Pharmacokinetics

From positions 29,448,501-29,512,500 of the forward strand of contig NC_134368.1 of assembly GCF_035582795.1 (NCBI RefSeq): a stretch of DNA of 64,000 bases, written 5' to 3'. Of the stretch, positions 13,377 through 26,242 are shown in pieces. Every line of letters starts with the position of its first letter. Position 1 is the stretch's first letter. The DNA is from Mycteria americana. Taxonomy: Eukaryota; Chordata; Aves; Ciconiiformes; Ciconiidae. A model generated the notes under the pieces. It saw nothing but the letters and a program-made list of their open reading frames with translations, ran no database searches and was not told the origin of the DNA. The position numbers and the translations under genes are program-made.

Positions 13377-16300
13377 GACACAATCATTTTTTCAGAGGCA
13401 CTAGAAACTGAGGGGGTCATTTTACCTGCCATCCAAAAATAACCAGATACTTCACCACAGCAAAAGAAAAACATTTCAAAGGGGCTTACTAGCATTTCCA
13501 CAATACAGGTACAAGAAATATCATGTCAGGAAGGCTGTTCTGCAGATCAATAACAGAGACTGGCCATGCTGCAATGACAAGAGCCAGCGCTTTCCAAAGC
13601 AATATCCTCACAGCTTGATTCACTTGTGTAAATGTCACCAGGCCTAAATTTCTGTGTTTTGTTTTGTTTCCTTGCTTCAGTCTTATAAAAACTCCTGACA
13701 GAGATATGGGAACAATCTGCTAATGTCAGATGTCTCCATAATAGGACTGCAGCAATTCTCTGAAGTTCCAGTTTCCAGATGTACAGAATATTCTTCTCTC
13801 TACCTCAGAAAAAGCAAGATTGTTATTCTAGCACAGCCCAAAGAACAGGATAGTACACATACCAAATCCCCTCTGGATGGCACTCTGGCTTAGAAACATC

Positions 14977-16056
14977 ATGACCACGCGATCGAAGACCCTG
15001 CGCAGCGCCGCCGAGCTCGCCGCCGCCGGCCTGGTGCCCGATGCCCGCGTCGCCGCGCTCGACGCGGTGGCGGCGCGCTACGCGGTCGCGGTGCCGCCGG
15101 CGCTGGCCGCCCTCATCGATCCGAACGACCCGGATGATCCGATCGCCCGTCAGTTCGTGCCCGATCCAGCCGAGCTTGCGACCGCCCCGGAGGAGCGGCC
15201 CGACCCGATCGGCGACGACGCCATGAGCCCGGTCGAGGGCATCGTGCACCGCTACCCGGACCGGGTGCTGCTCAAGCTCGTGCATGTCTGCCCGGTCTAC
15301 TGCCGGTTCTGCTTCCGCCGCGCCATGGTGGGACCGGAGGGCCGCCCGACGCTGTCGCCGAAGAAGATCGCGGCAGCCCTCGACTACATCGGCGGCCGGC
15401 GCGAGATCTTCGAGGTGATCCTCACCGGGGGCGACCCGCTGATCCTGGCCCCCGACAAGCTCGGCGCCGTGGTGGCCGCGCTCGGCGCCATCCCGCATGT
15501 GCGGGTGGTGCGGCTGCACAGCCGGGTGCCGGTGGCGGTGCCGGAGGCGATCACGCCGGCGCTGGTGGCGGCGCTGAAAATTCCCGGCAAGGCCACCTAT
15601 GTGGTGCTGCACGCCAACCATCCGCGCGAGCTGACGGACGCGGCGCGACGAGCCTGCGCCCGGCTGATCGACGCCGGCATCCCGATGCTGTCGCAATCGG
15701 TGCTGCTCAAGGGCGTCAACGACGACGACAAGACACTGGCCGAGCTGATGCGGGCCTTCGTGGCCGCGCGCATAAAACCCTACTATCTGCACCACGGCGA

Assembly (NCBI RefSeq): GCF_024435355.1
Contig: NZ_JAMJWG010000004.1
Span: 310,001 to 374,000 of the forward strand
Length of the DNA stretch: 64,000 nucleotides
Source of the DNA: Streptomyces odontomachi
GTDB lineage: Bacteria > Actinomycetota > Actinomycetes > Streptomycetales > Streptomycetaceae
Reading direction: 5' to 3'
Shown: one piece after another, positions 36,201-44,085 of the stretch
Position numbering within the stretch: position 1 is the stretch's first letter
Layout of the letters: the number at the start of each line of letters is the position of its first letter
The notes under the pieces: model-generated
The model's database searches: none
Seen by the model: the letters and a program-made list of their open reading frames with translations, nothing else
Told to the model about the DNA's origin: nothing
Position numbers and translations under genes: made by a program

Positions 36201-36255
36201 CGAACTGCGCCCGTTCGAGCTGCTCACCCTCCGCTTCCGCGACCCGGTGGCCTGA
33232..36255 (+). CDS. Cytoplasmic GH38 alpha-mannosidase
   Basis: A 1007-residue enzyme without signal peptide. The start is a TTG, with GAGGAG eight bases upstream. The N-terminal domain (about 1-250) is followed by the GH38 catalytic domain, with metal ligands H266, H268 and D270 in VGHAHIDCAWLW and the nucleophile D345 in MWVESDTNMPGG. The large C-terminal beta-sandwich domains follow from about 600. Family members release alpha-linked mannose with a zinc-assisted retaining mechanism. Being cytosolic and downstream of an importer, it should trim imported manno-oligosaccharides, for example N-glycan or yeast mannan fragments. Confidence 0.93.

Acetaminophen, with a pKa of 9.5, is rapidly absorbed from the GI tract following oral administration. Peak plasma concentrations are observed within 30 minutes to 2 hours. Absorption is nearly complete following oral administration but varies with suppository forms of the drug. Acetaminophen is less plasma protein bound than the salicylates, although the amount bound varies from 20 to 50%. Following the use of normal therapeutic doses of acetaminophen, metabolism and conjugation to sulfate or glucuronides occurs, and clearance of these metabolites occurs in the kidney.A minor toxic metabolite is generated by the metabolism of acetaminophen via the P450 mixed-function oxidase system. This toxic metabolite is normally conjugated to glutathione in the liver and excreted via the kidney as conjugated cysteine and mercapturic acid. However, with the depletion of glutathione in certain disease states, such as liver cirrhosis and necrosis, and following chronic use of high doses of acetaminophen, this toxic reactive metabolite can accumulate and induce liver damage.

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